getting an earful

I was with my folks at a Promise City Friday morning coffee session several years ago when Leck Tuttle brought in two ears of corn. If you, too, grew up on a heartland farm, you know the ceremony that followed by heart.

The corn was passed from one work-roughened hand to the next as expert eyes calculated the maturity level and estimated the approximate harvest time. The exact location of the sample set was verified–which farm, which field, which side of the rock road, which seed stock–and comparables offered by current and former farmers who catalogued crop progress on auto-pilot, simply driving to and from their homes.

I was talking with David Cobb (yes, I had ventured over to “the men’s table” that morning) when the ears reached him. Our folks were best friends when we were growing up, and we each spent many hours at the other’s home. He still considers my mother his “other mom” and [with Mary Jane’s help, I’m guessing 😉 ] regularly sends flowers and a note telling her so. The feeling is mutual, I can assure you.

At this particular coffee conference, it wasn’t roses he and I discussed, but the amazing design of the corn plant. I thought I knew the story of these stalks, as they were imprinted in my brain from birth. I’ve helped plant the seeds, weeded the rows (not very happily, I might add), been lost for a few scary minutes when the tassels topped my head and eaten my share of the sweet variety. I even used them as bribery with a group of Centerville Community College football players in the late 1960s…a little incentive to get those giant guys to drive the 20 miles west.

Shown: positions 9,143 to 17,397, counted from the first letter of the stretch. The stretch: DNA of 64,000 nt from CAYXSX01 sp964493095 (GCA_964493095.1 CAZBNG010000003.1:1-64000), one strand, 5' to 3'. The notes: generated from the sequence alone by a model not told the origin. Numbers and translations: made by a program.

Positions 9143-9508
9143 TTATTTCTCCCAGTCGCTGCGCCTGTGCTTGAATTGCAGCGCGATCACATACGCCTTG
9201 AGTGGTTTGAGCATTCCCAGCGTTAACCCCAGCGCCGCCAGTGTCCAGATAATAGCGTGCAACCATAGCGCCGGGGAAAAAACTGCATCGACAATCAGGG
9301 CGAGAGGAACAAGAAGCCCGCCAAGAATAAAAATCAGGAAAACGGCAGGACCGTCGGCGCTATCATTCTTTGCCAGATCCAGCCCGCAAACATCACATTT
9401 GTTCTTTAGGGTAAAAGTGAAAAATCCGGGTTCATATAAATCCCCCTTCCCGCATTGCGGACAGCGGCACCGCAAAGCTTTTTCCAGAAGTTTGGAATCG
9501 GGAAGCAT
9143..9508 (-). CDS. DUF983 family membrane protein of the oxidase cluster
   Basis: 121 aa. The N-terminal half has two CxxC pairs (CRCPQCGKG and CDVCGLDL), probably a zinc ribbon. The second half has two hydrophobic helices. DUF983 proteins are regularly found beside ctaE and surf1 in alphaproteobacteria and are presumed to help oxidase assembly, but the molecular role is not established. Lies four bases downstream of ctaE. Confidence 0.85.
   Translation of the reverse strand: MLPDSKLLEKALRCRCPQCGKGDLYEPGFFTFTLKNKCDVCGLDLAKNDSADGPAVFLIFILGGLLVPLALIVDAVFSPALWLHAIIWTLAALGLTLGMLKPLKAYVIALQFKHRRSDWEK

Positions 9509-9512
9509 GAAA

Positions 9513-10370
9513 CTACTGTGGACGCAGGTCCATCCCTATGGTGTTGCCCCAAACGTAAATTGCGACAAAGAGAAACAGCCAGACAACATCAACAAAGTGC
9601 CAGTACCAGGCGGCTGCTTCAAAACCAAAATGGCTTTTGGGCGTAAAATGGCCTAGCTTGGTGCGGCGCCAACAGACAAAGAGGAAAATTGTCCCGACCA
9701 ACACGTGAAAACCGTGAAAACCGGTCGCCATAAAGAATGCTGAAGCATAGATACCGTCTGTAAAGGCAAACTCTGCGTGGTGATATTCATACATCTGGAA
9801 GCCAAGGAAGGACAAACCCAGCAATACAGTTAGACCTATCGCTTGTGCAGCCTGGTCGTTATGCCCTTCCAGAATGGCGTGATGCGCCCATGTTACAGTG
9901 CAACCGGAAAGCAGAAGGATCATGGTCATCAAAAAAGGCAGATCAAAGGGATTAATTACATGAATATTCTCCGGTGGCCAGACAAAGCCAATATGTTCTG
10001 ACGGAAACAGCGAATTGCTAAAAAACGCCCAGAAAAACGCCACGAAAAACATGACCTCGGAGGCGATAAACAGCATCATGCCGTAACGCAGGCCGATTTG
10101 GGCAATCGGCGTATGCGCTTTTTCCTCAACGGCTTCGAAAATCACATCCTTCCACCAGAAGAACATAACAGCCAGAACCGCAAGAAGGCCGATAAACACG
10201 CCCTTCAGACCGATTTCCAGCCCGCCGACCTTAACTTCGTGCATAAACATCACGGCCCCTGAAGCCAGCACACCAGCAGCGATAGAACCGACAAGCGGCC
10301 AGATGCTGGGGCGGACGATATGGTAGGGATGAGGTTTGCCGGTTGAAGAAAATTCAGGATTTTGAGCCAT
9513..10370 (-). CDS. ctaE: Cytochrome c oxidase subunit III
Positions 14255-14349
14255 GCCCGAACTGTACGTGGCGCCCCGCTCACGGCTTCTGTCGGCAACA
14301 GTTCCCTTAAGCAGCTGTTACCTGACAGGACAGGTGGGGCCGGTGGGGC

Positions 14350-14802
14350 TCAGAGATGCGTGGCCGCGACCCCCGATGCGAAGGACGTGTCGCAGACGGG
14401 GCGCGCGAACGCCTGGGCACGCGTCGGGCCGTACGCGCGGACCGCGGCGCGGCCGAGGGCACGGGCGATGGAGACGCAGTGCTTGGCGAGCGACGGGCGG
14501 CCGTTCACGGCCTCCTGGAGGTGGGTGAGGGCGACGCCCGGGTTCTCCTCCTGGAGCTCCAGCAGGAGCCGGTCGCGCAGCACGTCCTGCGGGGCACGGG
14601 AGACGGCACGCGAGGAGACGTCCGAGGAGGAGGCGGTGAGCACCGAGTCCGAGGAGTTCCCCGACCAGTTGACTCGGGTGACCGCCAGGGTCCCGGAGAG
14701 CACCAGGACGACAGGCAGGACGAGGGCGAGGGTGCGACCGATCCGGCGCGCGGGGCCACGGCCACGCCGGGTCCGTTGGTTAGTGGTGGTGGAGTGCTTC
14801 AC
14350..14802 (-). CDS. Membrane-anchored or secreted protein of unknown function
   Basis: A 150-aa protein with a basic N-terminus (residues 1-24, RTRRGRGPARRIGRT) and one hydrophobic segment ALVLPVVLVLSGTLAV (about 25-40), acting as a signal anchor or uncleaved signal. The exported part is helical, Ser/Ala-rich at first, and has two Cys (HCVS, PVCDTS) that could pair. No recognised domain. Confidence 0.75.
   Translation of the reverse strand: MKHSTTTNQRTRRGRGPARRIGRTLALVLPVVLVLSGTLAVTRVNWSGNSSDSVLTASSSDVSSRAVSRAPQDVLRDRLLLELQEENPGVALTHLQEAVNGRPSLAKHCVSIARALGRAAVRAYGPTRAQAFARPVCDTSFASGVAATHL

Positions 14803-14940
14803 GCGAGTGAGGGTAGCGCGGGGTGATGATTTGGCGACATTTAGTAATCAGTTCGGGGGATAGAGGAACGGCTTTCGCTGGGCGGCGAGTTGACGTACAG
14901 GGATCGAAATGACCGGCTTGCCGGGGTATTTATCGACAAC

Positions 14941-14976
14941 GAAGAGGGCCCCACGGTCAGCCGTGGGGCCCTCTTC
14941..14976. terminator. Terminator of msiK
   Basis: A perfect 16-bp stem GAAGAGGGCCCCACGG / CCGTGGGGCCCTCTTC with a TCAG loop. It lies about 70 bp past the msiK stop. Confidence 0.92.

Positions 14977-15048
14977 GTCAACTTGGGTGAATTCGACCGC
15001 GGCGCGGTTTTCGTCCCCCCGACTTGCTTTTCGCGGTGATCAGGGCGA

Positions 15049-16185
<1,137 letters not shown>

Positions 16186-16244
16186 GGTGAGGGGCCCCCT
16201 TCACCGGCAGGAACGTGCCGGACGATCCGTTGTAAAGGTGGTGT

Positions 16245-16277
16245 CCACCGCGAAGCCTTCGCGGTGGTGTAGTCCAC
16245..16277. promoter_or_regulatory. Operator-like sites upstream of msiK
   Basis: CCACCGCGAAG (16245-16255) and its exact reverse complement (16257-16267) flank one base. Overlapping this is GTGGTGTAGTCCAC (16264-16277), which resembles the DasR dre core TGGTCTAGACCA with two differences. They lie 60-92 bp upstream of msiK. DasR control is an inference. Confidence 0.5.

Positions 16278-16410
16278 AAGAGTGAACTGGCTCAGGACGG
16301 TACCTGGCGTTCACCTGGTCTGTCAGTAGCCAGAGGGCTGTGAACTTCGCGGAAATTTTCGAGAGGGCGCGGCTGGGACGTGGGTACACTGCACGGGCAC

But David explained how each element of the plant worked in concert with each other–the roots spreading to maximize the moisture and the pith carrying it upward, then wicking it through the stabilizing woody ring and into the concentric circles of milky kernels in a model of perfect distribution. So simple; so strategic.

Those particular ears traveled back to Colorado with me, becoming brunch for the squirrels in Al’s back yard. And, I must say, I think I saw bigger grins than usual on their tiny, whiskered faces as they chowed down.

Then again, that just might have been my Iowa pride.

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